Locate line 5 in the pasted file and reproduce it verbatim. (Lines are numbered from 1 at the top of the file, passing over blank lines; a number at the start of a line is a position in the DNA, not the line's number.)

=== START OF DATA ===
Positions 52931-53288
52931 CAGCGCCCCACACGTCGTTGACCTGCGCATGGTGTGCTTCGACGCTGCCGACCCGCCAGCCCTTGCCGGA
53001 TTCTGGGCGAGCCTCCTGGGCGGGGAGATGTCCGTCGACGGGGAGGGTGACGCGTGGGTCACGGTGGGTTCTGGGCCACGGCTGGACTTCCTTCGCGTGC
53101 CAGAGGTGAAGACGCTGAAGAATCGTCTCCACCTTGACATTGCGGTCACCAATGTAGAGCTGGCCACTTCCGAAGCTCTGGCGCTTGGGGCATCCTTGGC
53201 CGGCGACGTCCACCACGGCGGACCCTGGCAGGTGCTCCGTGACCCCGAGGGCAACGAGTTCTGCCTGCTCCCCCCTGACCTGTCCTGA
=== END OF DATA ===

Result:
53201 CGGCGACGTCCACCACGGCGGACCCTGGCAGGTGCTCCGTGACCCCGAGGGCAACGAGTTCTGCCTGCTCCCCCCTGACCTGTCCTGA